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Risk: the ethics of a creative curriculum
Janet Hargreaves, University of Huddersfield
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Regulations in Higher Education, e.g. subject benchmarks, the qualifications framework (QAA) and the CATs system. play an important role in ensuring the quality of educational standards. They assure students that each CAT point they acquire has value and that graduateness is of equal worth regardless of location or subject.
In addition, a growing consumer ethos and the introduction of fees encourage students and their financial supporters to view Higher Education as a product. Whilst the students own motivation and input is still important, Universities are expected to deliver learning opportunities that maximise the likelihood of successful completion.
Innovation and creativity do not sit comfortably within this paradigm. Delivering educational experiences where the outcome is uncertain, or where there are less clear and objective methods for measuring student achievement, presents a risk to educational standards and to student experience.
This paper seeks to explore the relationship between risk, ethics and the introduction of creativity and innovation into the curriculum.
It is generally accepted that university education should be challenging encouraging the development of an enquiring mind that does not accept things at face value and the confidence to argue from an alterative viewpoint. These aspirations are related to notions of autonomy as espoused by J S Mill (1859) and others. Nurturing such attributes means respecting the autonomy of the student to make decisions, stand by them and to take responsibility for risk taking and its outcomes. It also means allowing lecturers to design courses that permit change, diversity of practice and risk taking.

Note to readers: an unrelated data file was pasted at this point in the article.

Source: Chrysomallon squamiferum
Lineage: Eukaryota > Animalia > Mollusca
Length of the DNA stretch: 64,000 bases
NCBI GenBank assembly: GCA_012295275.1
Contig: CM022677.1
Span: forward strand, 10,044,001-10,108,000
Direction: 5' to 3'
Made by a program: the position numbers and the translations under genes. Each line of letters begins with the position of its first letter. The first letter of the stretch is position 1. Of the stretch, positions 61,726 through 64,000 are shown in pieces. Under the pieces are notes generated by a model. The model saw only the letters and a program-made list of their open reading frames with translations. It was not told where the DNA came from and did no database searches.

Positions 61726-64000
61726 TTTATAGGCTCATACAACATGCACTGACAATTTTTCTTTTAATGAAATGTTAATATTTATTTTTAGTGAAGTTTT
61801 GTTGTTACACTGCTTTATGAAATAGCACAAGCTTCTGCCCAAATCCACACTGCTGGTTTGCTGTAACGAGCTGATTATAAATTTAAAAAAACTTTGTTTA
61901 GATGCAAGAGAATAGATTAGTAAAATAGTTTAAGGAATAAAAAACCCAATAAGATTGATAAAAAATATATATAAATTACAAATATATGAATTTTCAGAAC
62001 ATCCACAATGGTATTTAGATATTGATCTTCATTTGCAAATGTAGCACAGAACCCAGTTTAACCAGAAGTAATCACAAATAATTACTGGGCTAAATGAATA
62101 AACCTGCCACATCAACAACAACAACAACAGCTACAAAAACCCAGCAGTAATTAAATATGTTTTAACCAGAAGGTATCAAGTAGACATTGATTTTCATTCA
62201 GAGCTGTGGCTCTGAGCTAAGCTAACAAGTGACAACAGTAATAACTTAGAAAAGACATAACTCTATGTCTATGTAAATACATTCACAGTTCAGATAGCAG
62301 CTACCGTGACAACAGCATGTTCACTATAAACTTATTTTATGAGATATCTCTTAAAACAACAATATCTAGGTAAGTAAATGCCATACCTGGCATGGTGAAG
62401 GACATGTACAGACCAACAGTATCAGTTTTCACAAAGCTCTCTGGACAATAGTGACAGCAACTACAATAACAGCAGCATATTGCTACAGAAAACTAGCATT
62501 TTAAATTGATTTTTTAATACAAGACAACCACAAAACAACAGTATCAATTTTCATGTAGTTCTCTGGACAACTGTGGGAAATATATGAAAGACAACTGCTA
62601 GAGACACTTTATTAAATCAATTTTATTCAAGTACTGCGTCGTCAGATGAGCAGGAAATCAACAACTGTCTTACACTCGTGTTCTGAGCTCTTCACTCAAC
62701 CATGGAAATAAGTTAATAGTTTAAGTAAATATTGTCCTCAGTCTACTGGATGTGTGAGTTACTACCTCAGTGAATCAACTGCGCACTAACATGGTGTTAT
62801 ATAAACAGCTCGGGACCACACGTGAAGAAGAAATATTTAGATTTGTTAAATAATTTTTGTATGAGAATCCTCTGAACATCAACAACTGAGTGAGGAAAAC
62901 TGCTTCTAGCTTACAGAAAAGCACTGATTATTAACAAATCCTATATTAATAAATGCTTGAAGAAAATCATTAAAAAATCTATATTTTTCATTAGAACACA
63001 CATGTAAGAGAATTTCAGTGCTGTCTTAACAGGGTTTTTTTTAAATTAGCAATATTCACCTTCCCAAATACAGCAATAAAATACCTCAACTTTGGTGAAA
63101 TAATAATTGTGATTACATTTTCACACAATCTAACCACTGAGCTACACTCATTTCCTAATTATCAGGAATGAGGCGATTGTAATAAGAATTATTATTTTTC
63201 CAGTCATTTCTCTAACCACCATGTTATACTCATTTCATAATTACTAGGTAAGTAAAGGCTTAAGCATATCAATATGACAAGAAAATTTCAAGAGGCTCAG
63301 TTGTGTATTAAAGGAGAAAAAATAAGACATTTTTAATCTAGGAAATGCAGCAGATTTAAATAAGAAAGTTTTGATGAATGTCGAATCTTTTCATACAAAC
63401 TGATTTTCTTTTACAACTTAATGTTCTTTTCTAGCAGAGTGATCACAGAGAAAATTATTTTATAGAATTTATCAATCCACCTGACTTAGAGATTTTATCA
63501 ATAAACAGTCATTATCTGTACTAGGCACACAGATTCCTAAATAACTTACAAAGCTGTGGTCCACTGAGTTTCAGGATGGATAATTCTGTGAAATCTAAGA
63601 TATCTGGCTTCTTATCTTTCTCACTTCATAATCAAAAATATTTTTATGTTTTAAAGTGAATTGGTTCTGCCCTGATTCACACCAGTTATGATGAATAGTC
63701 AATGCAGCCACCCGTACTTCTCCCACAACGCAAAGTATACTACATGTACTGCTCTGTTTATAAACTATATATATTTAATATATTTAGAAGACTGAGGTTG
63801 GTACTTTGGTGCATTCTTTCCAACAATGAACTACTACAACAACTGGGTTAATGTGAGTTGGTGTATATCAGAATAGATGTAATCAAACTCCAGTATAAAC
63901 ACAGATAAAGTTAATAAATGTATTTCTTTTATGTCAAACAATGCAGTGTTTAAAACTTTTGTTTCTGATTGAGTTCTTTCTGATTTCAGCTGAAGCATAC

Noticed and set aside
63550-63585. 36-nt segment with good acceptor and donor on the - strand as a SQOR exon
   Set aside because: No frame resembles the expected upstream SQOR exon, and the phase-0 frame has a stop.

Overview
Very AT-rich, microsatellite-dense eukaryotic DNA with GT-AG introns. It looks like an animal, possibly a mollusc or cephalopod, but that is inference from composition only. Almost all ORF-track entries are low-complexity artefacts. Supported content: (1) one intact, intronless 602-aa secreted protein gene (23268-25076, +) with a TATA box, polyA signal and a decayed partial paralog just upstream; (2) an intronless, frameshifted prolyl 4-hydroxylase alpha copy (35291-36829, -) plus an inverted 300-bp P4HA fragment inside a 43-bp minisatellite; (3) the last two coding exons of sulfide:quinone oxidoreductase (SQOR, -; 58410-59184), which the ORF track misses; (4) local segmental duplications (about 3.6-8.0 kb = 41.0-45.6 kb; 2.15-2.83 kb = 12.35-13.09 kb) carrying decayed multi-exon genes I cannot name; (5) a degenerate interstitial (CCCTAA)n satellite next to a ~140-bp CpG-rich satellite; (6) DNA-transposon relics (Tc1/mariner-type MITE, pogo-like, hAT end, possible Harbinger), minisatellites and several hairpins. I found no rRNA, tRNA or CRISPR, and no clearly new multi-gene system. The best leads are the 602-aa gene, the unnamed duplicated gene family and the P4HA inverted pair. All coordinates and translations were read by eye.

By contrast an unintended effect of the paradigm outlined above is a culture in which individual academic freedom is stifled by the need for conformity. Success may be measured by the averagely intelligent student, with average levels of motivation, achieving an award one point higher on the value added scale than they came with. The ethical principle of non-maleficence takes precedence such that the possibility of doing harm to the student or University - outlaws risk taking behaviour in curriculum design and delivery.
Utilitarian ethics (West 2004) is effective in surfacing such dilemmas. Its use in detailed analysis may help students and academics to plot the risks and benefits of innovative practice.
J S Mill (1859) On Liberty (Penguin edition 1974), St. Ives
West, H (2004) An Introduction to Mills Utilitarian Ethics, Cambridge University Press